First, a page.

So, what do the Scriptures mean when they talk about freedom? Well, the foundational notion of freedom is freedom from sin. Christ has come and through his death and resurrection loosed the bonds of sin on our lives so that we might, for the first time in our lives, be free not to sin. But, also in the context of Romans, it also relates to a freedom from the old dietary restrictions of the Torah.
But, here’s perhaps an overarching principle in all of this: your freedom in Christ also provides you with an opportunity to be free from self-focus and old priorities so that your focus can become loving others well.
15 For if your brother is grieved by what you eat, you are no longer walking in love. By what you eat, do not destroy the one for whom Christ died.
So, if you read that right, we do in fact need to care deeply about how our actions might affect or be perceived by others in our faith family. If you’ve bought into this modern notion that the secret to happiness is in not caring what others think, then you have bought into a notion that really says that extreme self-focus is the key to happiness. That is anti-gospel thinking. And, let me point out that there is a big difference between people-pleasing and people-serving.
People-pleasing is rooted in a place of self-focus that craves the approval of others and is willing to alter behavior or beliefs to receive that approval. So, if you are a people-pleaser, that’s really all about your neediness not theirs, and it is reactive. “Who do I need to be for you so that you will affirm me?” People-serving on the other hand is all about the other person and their neediness. It is a place of pro-action rather than reaction, and it asks the question, “who do I need to be for you so that you might grow in Christ?” And, humility is in sacrificing your desires and preferences so as to serve another person.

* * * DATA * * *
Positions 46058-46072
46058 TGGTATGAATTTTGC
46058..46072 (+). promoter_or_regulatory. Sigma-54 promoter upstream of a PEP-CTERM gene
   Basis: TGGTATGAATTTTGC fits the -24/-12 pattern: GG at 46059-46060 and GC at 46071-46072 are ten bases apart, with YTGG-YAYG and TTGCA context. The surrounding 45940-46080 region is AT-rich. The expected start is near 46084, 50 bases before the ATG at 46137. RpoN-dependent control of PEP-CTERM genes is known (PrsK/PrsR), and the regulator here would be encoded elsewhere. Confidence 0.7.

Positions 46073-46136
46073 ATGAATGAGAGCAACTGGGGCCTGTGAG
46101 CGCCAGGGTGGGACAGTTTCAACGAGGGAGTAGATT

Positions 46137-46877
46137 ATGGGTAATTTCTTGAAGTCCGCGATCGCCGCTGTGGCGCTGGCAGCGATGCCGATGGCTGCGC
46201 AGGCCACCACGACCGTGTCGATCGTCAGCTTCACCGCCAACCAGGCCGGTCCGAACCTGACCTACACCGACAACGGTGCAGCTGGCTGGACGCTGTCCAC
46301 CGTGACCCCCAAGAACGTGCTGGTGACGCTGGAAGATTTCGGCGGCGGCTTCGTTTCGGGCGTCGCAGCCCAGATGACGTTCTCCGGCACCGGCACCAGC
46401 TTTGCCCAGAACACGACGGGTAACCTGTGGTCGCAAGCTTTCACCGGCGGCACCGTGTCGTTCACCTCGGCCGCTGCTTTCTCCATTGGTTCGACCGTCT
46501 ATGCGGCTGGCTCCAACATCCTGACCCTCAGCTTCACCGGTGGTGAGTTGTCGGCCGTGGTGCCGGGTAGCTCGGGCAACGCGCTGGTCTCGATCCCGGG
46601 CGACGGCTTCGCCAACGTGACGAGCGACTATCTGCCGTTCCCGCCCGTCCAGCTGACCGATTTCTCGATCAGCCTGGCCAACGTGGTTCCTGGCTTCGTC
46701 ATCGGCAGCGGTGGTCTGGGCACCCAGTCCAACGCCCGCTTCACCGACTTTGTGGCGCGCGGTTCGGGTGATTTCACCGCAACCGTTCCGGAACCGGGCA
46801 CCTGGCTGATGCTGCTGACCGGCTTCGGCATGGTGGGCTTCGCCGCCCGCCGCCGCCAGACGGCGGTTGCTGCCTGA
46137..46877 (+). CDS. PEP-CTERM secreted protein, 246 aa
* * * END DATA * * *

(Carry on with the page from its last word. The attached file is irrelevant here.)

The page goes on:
19 So then let us pursue what makes for peace and for mutual up building.
Now, here’s where this really gets challenging for us. Paul says this: “if your brother sees what you do as being sinful, and if you persist in it knowing that it offends your brother, it becomes sin to you even if what you’re doing is not wrong.
I grew up in a town that was completely dry when it came to alcohol. There were no liquor stores. You could not buy beer at a gas station. You could not have a glass of wine at a restaurant. My family largely did not drink, and the culture of our church was such that I learned that drinking alcohol was a sin. As a teenager, the church would put on these evangelical dramas in which there was always a part of play where kids would drink and drive and die and go to hell. But, as I got older and read the Bible for myself, I learned that drinking is in fact not a sin. Rather, drunkenness is the sin, and, wine, for example is seen throughout the Bible as a sign of God’s blessing. I also learned that Jesus, in fact, did not drink Welch’s grape juice at the last supper. This, by the way, was not some new freedom we found in Christ, it was something the people of God had always been free to do. So, I felt like I had been lied to, like some new law had been added to the pages of Scripture and imposed on me. Now, I didn’t head off to college and become a lush. In fact, I really didn’t drink until it was legal for me to do so. But, I did take on a self-righteousness that made me feel better than everyone else or smarter than everyone else as it related to this issue. And, I thought that it would probably be best for me to intentionally drink in front of other people who perhaps did not approve so as to prove to them it was ok.
Several years later, though, I developed a close friendship with someone whose life had been ruled by alcohol for many years. He had a crazy story, and it was really only through the grace of God that he was still alive and still married and that he still had a relationship with his kids. And, never once did I think, I need to prove to this guy that drinking is actually ok. Instead, I thought, I need to be very cautious to never put a stumbling block in front of this person. Why? Because I loved him.
To use this analogy with Paul’s point, drinking alcohol may not be inherently wrong; however, if you know that others see it as wrong and you intentionally do it in front of them anyway, then you have sinned. And, the sin is not drinking, the sin is pride. It is showing through your actions that you care more about being right than you do about the other person.
So, the call is to sacrifice your need to be right, so that you might lovingly guide people toward Christ. Remember, last week we talked about issues of primary importance and issues of secondary importance? Jesus didn’t die and rise from the dead so that I could convince other people that drinking is ok. No, what does Paul say,
For the kingdom of God is not a matter of eating and drinking but of righteousness and peace and joy in the Holy Spirit.
This morning, let us leave this place walking in love joy and humility, ready and willing to sacrifice our preferences, not matter how right they are, so that others will Christ, know Christ, love Christ and follow Christ.